The person writing that code probably never thought that the user might switch away from the installer while it was running, and the testers probably never included it as a test case. Therefore the buggy code made its way out the door, and Raymond managed to find it.

    One option would be to use FindWindow to get the installer’s window based on its title. Another option would be to use EnumWindows to find a window with a given string in the title.

    A better option would be to pass the window handle to the helper util. However, this may not have been done because either: (a) the installer doesn’t have a way of getting the main window’s handle; (b) the developer didn’t look hard enough to find the functions to do (a); (c) the developer couldn’t figure out how to pass the window handle to the app; (d) the developer was too lazy to do any of the above and something else that seemed to work.

    In any case, there were options available that could have been used but weren’t.

  44. Anonymous says:

    James Schend said: "One of my hugest pet peeves is installer programs that create a giant window that takes over the whole screen to show a teeny progress bar in the middle. Actually, one of my hugest pet peeves is that all programs don’t just use .msi installers which work well all the time instead of their crazy third-party installers that don’t."

    I worked with Windows Installer technology around the time that Windows Installer 1.2 was released. That thing was an absolute nightmare.

    I spent close to 9 months just getting the product to install correctly most of the time, and then about another 3 months trying to dig into customer log files when installs didn’t work.

    I also had to code numerous hacks, just to get the MSI installer to do the nice things we’d added to the previous InstallShield installer. (For example, if one of our product’s services had been stopped, it wouldn’t be restarted on an upgrade.)

    We used MSI for just one major version of one of our products. For the next major release we switched back to (a newer version of) InstallShield and had the installer rewritten and working correctly in about 3 weeks.


    The point I’m trying to make here is that it’s possible to write a good installer using something other than Windows Installer. It’s also possible to write a bad Windows Installer package. Don’t blame the technology when it’s the developer at fault.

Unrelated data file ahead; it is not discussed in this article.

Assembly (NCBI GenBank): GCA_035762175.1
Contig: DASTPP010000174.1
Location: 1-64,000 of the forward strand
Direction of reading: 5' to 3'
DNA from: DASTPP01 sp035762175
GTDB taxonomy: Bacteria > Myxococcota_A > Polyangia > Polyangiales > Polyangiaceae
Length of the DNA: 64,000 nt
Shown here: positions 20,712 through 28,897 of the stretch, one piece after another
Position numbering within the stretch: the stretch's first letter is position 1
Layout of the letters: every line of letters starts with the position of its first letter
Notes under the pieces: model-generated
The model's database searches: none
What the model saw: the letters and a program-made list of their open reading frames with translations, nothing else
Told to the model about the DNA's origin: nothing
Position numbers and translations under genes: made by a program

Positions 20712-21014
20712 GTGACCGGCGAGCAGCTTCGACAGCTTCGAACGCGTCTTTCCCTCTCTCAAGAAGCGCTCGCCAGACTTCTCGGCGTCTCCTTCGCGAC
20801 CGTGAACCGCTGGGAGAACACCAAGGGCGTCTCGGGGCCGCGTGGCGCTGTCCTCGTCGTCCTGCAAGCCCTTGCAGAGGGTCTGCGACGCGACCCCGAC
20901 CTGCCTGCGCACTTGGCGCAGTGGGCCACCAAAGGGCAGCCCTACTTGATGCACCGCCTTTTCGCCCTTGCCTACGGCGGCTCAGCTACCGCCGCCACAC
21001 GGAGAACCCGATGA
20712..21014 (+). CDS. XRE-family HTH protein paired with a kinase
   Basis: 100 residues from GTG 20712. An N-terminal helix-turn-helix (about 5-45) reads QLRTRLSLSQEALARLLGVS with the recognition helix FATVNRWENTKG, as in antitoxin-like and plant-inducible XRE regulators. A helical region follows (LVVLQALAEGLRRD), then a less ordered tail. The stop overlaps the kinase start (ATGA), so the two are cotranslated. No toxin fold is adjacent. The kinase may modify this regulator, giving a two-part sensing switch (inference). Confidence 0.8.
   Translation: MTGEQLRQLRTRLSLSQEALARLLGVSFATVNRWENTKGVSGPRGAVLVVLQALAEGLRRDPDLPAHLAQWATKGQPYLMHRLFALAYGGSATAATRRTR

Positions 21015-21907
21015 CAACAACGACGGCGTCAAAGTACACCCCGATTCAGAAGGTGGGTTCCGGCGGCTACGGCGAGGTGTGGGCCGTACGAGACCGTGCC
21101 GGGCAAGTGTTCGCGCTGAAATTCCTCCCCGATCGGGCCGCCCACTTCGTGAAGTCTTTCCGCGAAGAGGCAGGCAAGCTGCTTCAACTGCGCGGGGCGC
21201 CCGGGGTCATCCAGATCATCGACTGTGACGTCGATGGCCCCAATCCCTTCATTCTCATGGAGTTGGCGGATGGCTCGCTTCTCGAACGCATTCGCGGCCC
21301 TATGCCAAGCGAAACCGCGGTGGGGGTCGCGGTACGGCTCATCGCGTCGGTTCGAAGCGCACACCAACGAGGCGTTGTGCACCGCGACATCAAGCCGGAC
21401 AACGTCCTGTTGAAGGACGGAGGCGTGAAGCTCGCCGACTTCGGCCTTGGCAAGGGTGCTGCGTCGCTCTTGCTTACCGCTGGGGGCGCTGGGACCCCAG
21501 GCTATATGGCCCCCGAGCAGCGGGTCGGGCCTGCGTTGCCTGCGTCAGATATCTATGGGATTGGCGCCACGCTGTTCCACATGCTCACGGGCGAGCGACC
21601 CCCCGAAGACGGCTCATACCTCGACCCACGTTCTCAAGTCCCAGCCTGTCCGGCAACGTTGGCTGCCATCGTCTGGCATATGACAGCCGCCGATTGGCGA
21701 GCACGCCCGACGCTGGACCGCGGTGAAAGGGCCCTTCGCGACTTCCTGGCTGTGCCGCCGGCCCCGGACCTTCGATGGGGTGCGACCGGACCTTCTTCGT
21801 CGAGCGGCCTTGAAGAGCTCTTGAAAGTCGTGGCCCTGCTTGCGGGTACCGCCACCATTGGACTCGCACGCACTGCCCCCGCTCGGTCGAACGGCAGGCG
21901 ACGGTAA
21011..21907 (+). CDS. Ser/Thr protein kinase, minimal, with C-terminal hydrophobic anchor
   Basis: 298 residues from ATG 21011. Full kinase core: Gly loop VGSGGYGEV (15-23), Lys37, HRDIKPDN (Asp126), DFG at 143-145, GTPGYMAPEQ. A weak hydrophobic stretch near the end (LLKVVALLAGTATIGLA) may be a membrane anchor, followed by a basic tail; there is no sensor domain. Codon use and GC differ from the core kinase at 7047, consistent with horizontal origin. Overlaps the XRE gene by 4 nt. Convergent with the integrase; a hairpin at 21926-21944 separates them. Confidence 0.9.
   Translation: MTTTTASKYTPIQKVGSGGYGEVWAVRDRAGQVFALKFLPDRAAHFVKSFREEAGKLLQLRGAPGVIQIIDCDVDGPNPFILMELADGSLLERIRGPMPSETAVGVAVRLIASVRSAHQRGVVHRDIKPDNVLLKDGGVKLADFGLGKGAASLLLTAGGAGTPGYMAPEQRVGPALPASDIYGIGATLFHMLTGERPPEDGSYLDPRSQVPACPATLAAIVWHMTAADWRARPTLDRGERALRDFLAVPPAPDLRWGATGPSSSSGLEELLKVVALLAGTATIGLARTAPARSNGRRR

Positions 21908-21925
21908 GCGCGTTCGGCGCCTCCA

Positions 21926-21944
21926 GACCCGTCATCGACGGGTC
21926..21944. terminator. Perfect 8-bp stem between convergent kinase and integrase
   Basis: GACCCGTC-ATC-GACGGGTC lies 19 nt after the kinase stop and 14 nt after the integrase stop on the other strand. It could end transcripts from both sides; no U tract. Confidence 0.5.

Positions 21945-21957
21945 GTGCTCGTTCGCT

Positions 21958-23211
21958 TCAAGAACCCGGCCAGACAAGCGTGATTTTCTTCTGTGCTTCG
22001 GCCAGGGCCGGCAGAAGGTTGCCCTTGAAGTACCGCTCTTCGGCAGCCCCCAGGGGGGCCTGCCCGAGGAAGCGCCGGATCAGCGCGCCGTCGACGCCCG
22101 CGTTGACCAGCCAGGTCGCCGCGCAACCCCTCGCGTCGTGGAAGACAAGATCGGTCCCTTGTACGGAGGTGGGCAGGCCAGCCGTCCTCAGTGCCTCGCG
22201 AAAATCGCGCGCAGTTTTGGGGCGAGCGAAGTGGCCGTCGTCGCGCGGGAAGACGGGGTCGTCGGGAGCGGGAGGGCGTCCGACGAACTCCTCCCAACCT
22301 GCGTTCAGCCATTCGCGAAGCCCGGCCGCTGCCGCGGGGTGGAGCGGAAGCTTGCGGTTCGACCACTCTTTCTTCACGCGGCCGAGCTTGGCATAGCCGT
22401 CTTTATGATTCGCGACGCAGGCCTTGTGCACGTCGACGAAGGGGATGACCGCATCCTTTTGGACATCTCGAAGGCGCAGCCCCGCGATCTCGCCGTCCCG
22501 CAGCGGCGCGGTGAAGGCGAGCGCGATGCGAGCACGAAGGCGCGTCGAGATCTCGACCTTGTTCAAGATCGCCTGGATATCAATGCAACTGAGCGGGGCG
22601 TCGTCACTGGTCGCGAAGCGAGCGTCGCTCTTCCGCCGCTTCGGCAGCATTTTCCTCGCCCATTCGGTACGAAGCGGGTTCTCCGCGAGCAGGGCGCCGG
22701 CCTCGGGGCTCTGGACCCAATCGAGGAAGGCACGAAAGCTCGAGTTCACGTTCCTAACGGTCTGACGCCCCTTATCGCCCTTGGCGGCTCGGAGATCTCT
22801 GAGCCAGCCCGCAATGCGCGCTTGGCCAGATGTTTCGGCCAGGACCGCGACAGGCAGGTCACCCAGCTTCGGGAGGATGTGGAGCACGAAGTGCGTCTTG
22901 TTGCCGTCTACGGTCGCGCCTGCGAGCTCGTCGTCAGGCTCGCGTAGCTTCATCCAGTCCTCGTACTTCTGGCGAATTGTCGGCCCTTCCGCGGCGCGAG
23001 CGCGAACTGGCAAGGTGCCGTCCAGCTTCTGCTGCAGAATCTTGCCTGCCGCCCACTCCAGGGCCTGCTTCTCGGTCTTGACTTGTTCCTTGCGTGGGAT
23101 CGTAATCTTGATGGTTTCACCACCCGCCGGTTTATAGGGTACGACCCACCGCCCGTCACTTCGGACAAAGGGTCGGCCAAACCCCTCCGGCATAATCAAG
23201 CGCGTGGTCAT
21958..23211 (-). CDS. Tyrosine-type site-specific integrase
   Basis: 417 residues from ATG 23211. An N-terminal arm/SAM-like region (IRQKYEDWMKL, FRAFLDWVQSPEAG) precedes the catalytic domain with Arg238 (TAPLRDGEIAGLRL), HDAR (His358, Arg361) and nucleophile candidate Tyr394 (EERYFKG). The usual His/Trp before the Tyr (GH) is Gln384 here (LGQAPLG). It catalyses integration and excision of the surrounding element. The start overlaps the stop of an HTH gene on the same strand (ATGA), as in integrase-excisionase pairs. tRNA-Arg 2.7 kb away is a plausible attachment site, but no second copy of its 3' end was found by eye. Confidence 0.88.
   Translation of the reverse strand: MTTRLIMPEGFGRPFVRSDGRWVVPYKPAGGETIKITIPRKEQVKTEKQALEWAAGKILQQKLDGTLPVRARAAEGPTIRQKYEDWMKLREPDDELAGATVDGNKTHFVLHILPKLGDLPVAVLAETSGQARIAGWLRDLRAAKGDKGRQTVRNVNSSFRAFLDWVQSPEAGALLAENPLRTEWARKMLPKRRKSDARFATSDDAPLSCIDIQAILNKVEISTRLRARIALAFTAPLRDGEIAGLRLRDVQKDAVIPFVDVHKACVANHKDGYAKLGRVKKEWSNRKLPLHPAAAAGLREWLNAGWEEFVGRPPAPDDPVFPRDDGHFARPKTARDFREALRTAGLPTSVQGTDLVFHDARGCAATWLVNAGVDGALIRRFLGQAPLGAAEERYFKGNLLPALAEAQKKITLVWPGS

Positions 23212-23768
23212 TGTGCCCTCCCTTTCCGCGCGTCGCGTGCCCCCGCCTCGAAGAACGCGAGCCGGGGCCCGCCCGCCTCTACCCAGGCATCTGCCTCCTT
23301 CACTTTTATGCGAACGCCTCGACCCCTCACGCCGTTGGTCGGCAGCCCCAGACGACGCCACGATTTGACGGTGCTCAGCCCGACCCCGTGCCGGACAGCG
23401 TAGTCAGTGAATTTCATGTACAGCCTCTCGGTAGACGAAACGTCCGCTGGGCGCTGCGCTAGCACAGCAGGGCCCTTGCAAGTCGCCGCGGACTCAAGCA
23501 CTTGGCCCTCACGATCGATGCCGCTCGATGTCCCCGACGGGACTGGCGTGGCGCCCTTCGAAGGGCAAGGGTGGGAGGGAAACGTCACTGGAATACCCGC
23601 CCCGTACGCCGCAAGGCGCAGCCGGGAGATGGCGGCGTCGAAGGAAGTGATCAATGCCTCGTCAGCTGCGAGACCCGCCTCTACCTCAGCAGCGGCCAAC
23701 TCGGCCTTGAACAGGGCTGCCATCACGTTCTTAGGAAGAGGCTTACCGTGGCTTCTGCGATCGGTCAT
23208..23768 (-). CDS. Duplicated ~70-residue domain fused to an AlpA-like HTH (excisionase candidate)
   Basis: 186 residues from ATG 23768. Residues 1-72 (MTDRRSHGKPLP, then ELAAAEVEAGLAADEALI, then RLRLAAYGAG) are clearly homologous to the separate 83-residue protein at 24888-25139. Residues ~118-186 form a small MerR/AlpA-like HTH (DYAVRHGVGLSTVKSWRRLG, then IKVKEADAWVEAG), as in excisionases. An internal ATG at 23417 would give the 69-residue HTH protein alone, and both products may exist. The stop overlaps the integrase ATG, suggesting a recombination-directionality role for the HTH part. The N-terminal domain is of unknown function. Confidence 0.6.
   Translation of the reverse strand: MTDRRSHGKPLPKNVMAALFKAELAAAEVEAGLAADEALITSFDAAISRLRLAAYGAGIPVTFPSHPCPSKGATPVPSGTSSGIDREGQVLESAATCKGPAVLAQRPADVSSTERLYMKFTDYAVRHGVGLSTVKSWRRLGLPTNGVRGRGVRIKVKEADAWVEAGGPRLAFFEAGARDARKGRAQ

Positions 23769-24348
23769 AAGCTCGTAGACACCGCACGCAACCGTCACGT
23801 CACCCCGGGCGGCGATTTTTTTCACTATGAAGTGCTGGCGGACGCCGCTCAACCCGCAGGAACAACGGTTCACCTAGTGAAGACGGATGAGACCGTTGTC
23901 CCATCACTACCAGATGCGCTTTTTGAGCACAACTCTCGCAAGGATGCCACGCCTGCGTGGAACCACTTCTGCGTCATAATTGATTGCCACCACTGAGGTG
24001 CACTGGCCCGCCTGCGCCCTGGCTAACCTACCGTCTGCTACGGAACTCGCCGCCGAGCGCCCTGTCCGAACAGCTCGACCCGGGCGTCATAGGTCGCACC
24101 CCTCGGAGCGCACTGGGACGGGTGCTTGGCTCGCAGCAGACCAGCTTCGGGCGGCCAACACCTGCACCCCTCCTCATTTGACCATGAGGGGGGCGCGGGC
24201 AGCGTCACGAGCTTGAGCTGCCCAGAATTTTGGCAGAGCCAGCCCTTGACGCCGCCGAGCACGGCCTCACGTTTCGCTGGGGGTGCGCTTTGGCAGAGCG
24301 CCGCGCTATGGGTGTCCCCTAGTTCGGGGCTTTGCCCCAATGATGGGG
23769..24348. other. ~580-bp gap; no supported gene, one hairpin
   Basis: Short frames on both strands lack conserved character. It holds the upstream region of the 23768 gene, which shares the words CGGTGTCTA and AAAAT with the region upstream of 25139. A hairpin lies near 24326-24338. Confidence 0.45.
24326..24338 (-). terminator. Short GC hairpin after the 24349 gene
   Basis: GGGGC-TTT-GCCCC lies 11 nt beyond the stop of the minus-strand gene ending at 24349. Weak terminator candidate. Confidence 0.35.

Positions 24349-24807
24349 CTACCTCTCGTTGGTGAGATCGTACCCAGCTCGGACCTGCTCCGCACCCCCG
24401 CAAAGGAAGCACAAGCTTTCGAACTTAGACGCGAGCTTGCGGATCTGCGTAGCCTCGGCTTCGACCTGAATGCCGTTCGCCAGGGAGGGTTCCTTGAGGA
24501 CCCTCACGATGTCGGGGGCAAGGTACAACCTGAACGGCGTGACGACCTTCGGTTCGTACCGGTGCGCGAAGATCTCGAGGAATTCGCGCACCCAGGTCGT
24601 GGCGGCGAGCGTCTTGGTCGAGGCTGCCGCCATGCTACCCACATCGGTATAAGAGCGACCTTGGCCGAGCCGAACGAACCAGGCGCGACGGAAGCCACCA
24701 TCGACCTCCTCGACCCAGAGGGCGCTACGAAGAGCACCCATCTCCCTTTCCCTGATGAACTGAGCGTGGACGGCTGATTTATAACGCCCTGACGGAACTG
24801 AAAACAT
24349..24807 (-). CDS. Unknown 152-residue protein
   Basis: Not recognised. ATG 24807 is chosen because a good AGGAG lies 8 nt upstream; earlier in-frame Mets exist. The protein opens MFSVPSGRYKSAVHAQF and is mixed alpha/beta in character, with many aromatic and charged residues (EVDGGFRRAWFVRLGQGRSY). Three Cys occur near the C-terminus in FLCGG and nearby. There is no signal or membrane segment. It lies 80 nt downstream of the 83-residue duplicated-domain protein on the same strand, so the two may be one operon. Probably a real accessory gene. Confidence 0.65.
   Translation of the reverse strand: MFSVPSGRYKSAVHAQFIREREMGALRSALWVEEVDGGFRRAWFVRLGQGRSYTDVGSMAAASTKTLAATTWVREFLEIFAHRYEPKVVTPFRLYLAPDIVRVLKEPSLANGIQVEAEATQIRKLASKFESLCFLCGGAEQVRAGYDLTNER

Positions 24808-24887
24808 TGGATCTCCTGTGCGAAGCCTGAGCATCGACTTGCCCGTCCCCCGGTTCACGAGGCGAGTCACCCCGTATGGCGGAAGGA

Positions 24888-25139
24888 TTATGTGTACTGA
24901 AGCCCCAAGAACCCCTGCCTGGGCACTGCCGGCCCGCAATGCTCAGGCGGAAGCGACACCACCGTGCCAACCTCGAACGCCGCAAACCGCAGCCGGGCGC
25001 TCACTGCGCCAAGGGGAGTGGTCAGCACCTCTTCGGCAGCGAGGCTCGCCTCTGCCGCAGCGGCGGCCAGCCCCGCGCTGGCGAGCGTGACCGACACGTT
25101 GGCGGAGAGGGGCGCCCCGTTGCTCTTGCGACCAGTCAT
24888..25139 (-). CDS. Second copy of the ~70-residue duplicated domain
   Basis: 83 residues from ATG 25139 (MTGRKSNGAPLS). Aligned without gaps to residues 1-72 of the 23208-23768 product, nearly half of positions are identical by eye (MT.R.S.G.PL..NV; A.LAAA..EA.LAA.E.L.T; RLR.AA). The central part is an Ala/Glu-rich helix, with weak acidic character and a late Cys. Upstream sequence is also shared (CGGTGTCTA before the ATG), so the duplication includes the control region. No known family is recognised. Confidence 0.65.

45. Centaur says:

    @Jamie

    One option would be to use FindWindow to get the

    installer’s window based on its title. Another option

    would be to use EnumWindows to find a window with a

    given string in the title.

    And then you have to modify and recompile the helper application for each language version of the installer. And woe unto the user if he/she happens to have a window with a similar title.

    No, the main application must pass its window handle to the slave explicitly as a command line parameter, a function argument, or in a shared memory block whose ID is somehow explicitly passed to the slave. Any AI-based way to discover the master window handle is a perversion and should be seen as a sign that the design is wrong.

  46. Anonymous says:

    [If you prevent programs from doing stupid things, then you also prevent them from doing clever things. -Raymond]

    That applies to more than just programs, of course ;-)

  47. Anonymous says:

    [If you prevent programs from doing stupid things, then you also prevent them from doing clever things. -Raymond]

    That applies to more than just programs, of course ;-)

  48. Anonymous says:

    @Centaur

    [Quote]And then you have to modify and recompile the helper application for each language version of the installer. And woe unto the user if he/she happens to have a window with a similar title.[/Quote]

    No you need not to recompile.. You abiviously know your window class name, (if you don’t know the thirdparty parent installer class name, then you can very well spy it, and use it).

    Any org for that matter needs a witty tester (prefferably an integration tester and an acceptence tester). 90% of these bugs can be resolved if you have a good tester who can do all ODD things with your application, he need not to know the technology but should act as mischievously as possible.

  49. Anonymous says:

    Only a few months ago I almost made the same stupid mistake that Raymond’s story is all about: I wanted to show a MessageBox from a custom action DLL that did some non-trivial things beforehand (something you simply couldn’t do with WiX) and then would decide to show a MessageBox or not. Since we have a lot of knowledgeable commenters on Raymond’s story here: Can anyone tell me how to properly determine the HWND of the MSI installer running the setup that eventually invokes a custom action DLL? I ended up using FindWindow("MsiDialogCloseClass", NULL)… which I find quite suboptimal, to say the least. Maybe the author of the setup program that Raymond is talking about had the same issue?

  50. Anonymous says:

    "The deeper problem is that it is too easy to get a reference to a different application and mess it up."

    To go back and change history, in the rare cases where you need to reference a different application’s window, you should have to pass a flag that means "I know it’s not my window, but I want to access it anyway".

    If you don’t pass this flag, you can’t get another application’s window.